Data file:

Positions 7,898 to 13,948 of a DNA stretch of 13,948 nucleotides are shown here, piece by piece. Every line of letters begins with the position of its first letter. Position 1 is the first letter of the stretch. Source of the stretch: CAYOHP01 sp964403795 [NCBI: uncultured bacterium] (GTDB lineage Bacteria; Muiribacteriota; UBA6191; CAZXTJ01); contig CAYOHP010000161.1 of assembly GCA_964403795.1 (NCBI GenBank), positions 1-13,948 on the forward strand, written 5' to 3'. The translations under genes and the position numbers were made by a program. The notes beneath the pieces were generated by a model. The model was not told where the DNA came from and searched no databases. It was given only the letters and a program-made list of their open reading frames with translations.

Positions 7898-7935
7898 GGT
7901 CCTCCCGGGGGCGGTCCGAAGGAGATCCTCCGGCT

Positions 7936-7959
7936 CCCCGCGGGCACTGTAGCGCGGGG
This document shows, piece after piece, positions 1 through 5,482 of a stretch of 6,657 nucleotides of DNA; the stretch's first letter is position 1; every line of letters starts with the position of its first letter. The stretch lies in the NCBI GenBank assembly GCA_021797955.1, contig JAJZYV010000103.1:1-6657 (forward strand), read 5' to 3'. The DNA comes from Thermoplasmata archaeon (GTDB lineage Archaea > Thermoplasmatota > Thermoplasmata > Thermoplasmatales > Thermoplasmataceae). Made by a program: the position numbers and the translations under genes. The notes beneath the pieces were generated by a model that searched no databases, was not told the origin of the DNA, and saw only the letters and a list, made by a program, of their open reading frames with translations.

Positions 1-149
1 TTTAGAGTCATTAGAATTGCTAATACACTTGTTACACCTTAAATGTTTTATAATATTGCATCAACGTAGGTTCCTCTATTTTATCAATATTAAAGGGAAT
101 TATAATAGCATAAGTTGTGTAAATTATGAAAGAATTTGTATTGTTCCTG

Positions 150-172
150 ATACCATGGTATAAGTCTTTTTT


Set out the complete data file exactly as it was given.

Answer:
Positions 7,898 to 13,948 of a DNA stretch of 13,948 nucleotides are shown here, piece by piece. Every line of letters begins with the position of its first letter. Position 1 is the first letter of the stretch. Source of the stretch: CAYOHP01 sp964403795 [NCBI: uncultured bacterium] (GTDB lineage Bacteria; Muiribacteriota; UBA6191; CAZXTJ01); contig CAYOHP010000161.1 of assembly GCA_964403795.1 (NCBI GenBank), positions 1-13,948 on the forward strand, written 5' to 3'. The translations under genes and the position numbers were made by a program. The notes beneath the pieces were generated by a model. The model was not told where the DNA came from and searched no databases. It was given only the letters and a program-made list of their open reading frames with translations.

Positions 7898-7935
7898 GGT
7901 CCTCCCGGGGGCGGTCCGAAGGAGATCCTCCGGCT

Positions 7936-7959
7936 CCCCGCGGGCACTGTAGCGCGGGG
This document shows, piece after piece, positions 1 through 5,482 of a stretch of 6,657 nucleotides of DNA; the stretch's first letter is position 1; every line of letters starts with the position of its first letter. The stretch lies in the NCBI GenBank assembly GCA_021797955.1, contig JAJZYV010000103.1:1-6657 (forward strand), read 5' to 3'. The DNA comes from Thermoplasmata archaeon (GTDB lineage Archaea > Thermoplasmatota > Thermoplasmata > Thermoplasmatales > Thermoplasmataceae). Made by a program: the position numbers and the translations under genes. The notes beneath the pieces were generated by a model that searched no databases, was not told the origin of the DNA, and saw only the letters and a list, made by a program, of their open reading frames with translations.

Positions 1-149
1 TTTAGAGTCATTAGAATTGCTAATACACTTGTTACACCTTAAATGTTTTATAATATTGCATCAACGTAGGTTCCTCTATTTTATCAATATTAAAGGGAAT
101 TATAATAGCATAAGTTGTGTAAATTATGAAAGAATTTGTATTGTTCCTG

Positions 150-172
150 ATACCATGGTATAAGTCTTTTTT